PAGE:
Sep 6, 2007 — New York, NY September 5, 2007 – Ariella Nadler of Toronto is one of nine graduates of Yeshiva University’s (YU) Stern College for Women (SCW) who will not have to contend with the financial burdens of medical school education, thanks to the generosity of a woman she will never meet.
Anne Scheiber, who managed to accumulate an estate worth $22 million before she died in 1995, left it all to YU expressly for SCW students and graduates. The medical school fund, one of two funds, is for medical education at the university’s Albert Einstein College of Medicine (AECOM).
The awards are based on financial need, and amounts can be as high as full tuition for all four years of medical school. Students must be accepted to Einstein prior to being nominated for the scholarship. The students also must demonstrate leadership potential, initiative, or creative excellence and indicate a desire to help humanity through their studies in order to qualify.
Ms. Scheiber, who was born in Brooklyn, NY in 1893, paid her own way through law school, and found employment as a federal tax auditor. Throughout her 23-year career, she received superior performance reviews, but was never promoted. She attributed this to being Jewish and a woman. When she retired, she devoted herself to investing in the stock market, where religion and gender didn’t matter. She had a keen understanding of the financial markets and was a savvy investor. By the time she died at age 101, she had parlayed a few thousand dollars of savings into a stock portfolio of some $22 million, which she bequeathed to YU – an institution with which she had no previous contact – to give young Jewish women opportunities she never had.
Ms. Nadler is grateful for the opportunity the Scheiber scholarship is giving her, not only for herself, but for her future patients. “I hope that without the burden of repaying huge loans, I will be able to pursue opportunities to work with patients who lack access to, or cannot afford, an adequate level of medical care,” she said.
“With the practice of medicine in so much flux, it is inspiring to know that so many Stern College women—who possess the intellectual skills to solve problems and the empathic skills to care for others—are entering the profession,” said Karen Bacon, PhD, The Dr. Monique C. Katz Dean of Stern. “They can and will make a difference.”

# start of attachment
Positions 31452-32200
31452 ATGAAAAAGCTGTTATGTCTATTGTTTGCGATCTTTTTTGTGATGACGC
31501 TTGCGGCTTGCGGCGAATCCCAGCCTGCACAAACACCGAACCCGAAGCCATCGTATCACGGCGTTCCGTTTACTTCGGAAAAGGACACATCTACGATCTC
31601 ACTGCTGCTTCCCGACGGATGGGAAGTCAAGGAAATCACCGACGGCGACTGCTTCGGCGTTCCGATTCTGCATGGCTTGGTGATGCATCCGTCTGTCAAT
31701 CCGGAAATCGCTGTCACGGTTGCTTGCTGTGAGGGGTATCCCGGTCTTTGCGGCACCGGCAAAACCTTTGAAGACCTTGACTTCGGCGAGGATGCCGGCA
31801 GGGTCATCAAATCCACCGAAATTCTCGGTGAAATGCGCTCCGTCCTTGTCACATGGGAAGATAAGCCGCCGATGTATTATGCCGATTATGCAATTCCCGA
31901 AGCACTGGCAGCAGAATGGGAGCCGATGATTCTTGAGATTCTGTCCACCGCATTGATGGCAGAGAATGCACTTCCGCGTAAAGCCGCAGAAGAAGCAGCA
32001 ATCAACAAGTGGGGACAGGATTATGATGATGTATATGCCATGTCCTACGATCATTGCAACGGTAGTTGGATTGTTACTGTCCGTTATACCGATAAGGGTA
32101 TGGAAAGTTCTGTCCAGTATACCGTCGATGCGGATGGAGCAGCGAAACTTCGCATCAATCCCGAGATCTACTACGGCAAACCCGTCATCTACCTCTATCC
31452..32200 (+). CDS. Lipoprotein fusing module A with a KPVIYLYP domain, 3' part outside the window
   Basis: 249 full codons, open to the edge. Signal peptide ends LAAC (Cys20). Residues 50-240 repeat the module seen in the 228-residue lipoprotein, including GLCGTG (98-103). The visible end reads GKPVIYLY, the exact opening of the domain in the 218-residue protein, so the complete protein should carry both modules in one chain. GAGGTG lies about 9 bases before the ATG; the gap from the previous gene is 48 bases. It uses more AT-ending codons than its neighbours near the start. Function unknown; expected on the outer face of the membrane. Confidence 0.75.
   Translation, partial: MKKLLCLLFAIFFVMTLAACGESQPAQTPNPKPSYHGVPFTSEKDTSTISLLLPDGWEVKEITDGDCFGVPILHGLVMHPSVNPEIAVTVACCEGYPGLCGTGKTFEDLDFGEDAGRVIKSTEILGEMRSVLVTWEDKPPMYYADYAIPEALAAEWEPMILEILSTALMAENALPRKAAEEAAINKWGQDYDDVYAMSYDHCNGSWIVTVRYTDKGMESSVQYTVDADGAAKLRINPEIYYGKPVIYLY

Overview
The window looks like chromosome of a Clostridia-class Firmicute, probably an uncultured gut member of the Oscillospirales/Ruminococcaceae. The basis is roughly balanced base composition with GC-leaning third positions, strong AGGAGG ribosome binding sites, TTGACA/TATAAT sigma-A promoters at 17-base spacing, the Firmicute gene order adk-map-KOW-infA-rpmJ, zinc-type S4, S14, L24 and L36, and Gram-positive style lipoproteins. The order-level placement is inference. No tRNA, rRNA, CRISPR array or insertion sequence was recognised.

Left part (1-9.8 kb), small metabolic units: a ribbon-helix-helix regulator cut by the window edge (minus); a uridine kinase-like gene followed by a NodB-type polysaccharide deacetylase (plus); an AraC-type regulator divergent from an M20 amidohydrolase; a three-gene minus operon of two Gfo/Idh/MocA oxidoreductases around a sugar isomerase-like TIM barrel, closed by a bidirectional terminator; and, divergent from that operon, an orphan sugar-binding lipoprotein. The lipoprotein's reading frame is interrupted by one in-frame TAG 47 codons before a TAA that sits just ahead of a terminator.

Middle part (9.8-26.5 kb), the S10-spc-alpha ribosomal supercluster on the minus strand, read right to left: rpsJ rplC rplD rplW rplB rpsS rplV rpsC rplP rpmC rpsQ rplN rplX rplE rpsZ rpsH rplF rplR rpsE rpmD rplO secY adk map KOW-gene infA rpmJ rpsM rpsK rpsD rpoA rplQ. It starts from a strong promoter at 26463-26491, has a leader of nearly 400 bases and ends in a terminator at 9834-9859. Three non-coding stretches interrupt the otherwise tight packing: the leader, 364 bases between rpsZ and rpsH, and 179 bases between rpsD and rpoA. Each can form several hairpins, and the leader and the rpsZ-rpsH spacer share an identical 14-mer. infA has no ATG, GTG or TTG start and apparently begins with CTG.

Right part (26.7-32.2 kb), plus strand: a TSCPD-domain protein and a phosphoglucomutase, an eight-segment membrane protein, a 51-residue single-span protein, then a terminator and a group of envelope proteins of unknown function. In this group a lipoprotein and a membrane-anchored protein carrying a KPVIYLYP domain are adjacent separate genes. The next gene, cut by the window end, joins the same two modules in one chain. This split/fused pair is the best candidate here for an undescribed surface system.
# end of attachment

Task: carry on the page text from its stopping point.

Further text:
This year’s other scholarship recipients are Shulamit Roditi-Kulak of Newton, MA; Yelena Kozirovsky of (Ukraine); Elisheva Levine of Woodmere, NY; Michelle Simpser of Plainview, NY; Tehilla Stepansky of Passaic, NJ; Amanda Weiss of Miami Beach, FL; and Jordana Platt of New York, NY
Founded in 1886, Yeshiva University brings together the heritage of Western civilization and the ancient traditions of Jewish law and life. More than 7,000 undergraduate and graduate students study at YU’s four New York City campuses: the Wilf Campus, Israel Henry Beren Campus, Brookdale Center, and Jack and Pearl Resnick Campus. YU’s three undergraduate schools –– Yeshiva College, Stern College for Women, and Sy Syms School of Business ––– offer a unique dual program comprised of Jewish studies and liberal arts courses. Its graduate and affiliate schools include Albert Einstein College of Medicine, Benjamin N. Cardozo School of Law, Wurzweiler School of Social Work, Ferkauf Graduate School of Psychology, Azrieli Graduate School of Jewish Education and Administration, Bernard Revel Graduate School of Jewish Studies, and Rabbi Isaac Elchanan Theological Seminary. YU is ranked among the nation’s leading academic research institutions.